It’s plain to see that director Oskar Roehler finds his late mother’s life story fascinating – his latest film “Quellen des Lebens” [Eng. Title: Sources of Life] is the third time I’d seen him draw characters inspired by his mother. On this occasion it was perhaps unavoidable, for the film is about his own story, covering three generations of his family.
The film starts in 1949 when defeated soldier Erich (Jürgen Vogel) returns home from the Russian front after World War II, only to receive a rather indifferent reception from family members. It isn’t helped by his bedraggled appearance either – having lost all his teeth, he’s also dishevelled, and suffering a nasty bout of diarrhoea. To make matters worse, his communist sister and life long enemy Marie (Sonja Kirchberger) has now become wife Elisabeth’s (Meret Becker) live-in lover. However, his eldest son Klaus (Kostja Ullmann, later by Roehler-regular Moritz Bleibtreu) takes pity and with his help, Erich sorts himself out and claims back his family. A former Nazi party worker, Erich will have to fight hard to gain acceptance by people in the household, including wife Elisabeth.
Klaus grows up to be a talented writer, and will also meet and marry Gisela (Lavinia Wilson), only to learn soon that she’s even more talented than him. They name their child Robert (Leonard Scheicher), but the couple are unprepared for parenthood – each will start having affairs before they separate for good, and most of Robert’s childhood will be spent with either Klaus’ or Gisela’s parents. Young Robert naturally struggles to grow roots anywhere, and spends his time when not alone, in bad company. Until he reconnects with Laura (Lisa Smit) – a childhood friend and neighbour of grandparents Erich and Elisabeth. He discovers true love, and the tenacious lad will come out of a messed-up childhood relatively unscathed.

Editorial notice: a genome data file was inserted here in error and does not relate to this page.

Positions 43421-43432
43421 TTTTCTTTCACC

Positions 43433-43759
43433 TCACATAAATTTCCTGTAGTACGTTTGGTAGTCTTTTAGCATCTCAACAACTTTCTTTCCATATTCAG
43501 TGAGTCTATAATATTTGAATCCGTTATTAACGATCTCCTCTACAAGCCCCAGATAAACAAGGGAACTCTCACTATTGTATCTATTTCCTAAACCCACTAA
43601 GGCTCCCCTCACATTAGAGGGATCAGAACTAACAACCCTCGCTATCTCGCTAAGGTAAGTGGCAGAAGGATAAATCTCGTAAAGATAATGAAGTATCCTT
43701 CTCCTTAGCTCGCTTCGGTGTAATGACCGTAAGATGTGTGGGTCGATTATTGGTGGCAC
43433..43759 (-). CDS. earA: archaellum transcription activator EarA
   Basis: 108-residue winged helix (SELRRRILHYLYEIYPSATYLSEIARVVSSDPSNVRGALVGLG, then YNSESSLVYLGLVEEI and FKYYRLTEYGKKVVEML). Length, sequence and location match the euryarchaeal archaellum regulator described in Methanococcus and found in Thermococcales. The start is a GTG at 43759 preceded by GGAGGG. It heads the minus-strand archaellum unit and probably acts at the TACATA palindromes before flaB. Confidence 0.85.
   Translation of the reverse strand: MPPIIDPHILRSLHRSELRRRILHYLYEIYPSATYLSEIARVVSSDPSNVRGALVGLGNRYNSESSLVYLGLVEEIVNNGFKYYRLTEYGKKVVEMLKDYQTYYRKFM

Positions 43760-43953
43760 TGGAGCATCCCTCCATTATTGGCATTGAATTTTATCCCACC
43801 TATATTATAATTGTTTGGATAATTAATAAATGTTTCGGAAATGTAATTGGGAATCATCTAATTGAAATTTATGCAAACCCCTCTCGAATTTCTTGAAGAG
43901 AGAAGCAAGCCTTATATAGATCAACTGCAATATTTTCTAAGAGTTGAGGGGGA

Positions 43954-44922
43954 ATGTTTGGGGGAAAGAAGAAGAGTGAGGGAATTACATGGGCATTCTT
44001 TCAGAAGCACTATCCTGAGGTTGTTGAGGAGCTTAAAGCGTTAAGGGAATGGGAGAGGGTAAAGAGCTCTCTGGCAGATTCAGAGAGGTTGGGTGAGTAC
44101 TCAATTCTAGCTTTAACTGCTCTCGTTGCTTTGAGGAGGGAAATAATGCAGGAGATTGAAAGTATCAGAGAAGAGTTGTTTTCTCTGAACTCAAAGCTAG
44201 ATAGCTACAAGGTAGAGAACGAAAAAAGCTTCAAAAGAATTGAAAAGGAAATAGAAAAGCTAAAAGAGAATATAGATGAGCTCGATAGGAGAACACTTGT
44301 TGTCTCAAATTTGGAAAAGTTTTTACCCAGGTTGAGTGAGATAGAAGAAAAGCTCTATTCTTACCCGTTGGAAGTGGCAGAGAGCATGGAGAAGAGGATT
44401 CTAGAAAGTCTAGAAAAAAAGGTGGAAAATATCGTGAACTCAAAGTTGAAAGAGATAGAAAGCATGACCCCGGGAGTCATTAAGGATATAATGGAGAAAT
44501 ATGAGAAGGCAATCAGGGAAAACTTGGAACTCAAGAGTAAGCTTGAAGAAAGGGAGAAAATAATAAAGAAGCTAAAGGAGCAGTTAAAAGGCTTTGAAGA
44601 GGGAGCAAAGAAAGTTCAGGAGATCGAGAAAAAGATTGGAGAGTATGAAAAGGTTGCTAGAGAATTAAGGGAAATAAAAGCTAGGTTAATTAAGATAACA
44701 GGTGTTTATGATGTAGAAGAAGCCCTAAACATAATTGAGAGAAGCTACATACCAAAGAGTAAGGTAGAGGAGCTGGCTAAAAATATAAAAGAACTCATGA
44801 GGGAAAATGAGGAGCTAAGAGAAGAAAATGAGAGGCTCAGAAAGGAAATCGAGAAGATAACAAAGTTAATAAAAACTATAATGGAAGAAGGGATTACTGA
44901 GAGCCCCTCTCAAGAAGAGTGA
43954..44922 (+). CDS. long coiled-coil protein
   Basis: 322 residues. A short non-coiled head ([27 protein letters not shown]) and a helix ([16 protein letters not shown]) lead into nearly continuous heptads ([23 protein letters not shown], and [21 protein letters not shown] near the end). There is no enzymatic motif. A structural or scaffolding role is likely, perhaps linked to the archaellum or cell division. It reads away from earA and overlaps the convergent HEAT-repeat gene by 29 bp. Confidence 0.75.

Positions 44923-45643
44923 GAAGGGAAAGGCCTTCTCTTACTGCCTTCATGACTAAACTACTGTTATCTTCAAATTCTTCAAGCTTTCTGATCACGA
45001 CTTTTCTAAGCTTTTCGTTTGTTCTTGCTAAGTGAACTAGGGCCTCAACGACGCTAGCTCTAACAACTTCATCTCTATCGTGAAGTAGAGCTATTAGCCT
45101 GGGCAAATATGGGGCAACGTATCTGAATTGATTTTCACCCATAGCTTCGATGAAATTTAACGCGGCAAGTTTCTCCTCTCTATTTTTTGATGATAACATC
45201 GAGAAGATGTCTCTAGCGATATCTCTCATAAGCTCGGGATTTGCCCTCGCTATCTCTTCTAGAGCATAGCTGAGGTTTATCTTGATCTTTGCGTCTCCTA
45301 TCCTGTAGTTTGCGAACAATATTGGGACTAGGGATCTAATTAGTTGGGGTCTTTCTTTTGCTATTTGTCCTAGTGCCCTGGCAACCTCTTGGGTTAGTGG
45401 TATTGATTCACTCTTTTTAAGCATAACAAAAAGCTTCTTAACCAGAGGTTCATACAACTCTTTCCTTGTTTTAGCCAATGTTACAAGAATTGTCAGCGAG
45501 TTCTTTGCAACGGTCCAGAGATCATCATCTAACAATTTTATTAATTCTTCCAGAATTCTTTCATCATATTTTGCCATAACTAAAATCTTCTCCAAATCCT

Like his earlier film Elementarteilken, Roehler provides ample evidence of his dexterity in interpreting events from personal history – the pleasant and the painful, with the right mixture of nostalgia and factual reporting, while lacing it with a touch of humour. Unlike the earlier semi-biographical drama about his mother – Die Unberührbare, he even retains his mother’s original name (Gisela Ellers) here. It is beautifully put together, with fine performances, set design, cinematography, and score. The film is nearly three hours long and justifiably feels like an epic – filled with colourful memories, pithy observations, and melodrama. Highly Recommended Viewing..!
Lavinia Wilson, Eva Bay, Karoline Teska, Lisa Smit, Moritz Bleibtreu, and others
The film features several scenes of nudity, mostly for comedic effect, and some are outrageous even. Worth mentioning are two scenes – of Robert as a little boy, walking in on his dad (Klaus) having sex – first with the mother (Lavinia Wilson), and later with friend Dorothea (Eva Bay) – both these occasions lead to an impromptu biology lesson on female anatomy for young Robert. There is nudity from Karoline Teska in a pool – appearing as Robert’s maternal aunt Erika, and a brief scene from Lisa Smit – playing Robert’s girlfriend Laura. There is brief public nudity when women from Erich’s garden-gnome factory skinny-dip in a stream after work. There is also nudity from Anne Wallis De Vries when Klaus is confronted by Erich for abandoning Robert one afternoon.